We expect the industry to do all that it can to manage premises responsibly and to minimise the risk of lawlessness and disorder arising from alcohol abuse. In a civilised society, it cannot be acceptable that 14 per cent. of people who responded to a Portman Group survey last year said that they had been the victim of violence inside a public house. That figure, albeit from a survey, shows the scale of the problem to which my hon. Friend referred and sits alongside other statistics to show the nature and seriousness of the issue. For example, about 13,000 violent incidents take place on or around licensed premises every week, and 80 per cent. of peak time presentations to hospital accident and emergency units at the weekend are alcohol related. I commend the excellent work done by the accident and emergency department of the University Hospital of Wales in Cardiff--which is spreading to other such departments--on the careful consideration of those presentations and their use to help to map the incidence of crime in particular localities and particular pubs where violent crime has taken place.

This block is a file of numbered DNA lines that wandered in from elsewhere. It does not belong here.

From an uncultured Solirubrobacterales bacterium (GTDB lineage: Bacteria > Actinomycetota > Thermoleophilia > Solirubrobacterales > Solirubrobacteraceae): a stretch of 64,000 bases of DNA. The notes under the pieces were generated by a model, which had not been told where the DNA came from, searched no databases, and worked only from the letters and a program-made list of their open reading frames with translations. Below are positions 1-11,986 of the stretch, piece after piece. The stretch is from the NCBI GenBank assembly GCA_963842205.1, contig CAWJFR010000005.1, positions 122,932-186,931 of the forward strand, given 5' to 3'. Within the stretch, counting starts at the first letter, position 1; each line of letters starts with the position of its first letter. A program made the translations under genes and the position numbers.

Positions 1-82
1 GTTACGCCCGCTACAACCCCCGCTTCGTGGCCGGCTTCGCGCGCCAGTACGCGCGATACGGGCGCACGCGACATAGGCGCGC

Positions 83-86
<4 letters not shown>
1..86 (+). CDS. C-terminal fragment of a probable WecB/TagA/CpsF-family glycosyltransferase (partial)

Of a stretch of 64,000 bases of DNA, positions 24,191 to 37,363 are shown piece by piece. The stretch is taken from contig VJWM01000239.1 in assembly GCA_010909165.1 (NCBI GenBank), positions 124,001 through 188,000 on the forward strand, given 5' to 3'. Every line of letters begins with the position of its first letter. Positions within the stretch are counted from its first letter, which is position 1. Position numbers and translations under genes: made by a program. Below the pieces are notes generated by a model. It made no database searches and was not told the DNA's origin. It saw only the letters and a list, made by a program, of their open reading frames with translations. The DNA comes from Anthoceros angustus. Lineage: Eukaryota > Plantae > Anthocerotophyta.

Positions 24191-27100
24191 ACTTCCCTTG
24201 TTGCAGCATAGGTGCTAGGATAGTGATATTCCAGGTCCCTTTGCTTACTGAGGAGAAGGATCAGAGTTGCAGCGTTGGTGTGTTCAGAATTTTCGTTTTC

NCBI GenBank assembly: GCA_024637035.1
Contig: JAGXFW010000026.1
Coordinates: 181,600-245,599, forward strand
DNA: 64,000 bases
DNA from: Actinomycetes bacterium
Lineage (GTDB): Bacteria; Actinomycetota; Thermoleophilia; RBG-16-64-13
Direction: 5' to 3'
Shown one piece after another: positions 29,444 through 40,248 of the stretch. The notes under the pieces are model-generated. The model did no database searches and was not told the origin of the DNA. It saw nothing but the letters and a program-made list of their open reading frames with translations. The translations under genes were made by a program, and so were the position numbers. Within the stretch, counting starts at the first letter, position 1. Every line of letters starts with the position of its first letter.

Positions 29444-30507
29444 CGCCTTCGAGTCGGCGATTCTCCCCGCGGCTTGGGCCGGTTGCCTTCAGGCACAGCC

The problems are not intractable, provided that the licensed trade, in the first instance, accepts that it has the primary responsibility for properly managing licensed premises to prevent trouble from arising in the first place or to ensure that it is nipped in the bud. It is an offence for a licensee to permit disorder on his or her premises. I am glad to say that the licensed trade and the wider drinks industry are showing that they take their responsibilities seriously and that they are committed to the partnership approach, which I shall set out in a moment.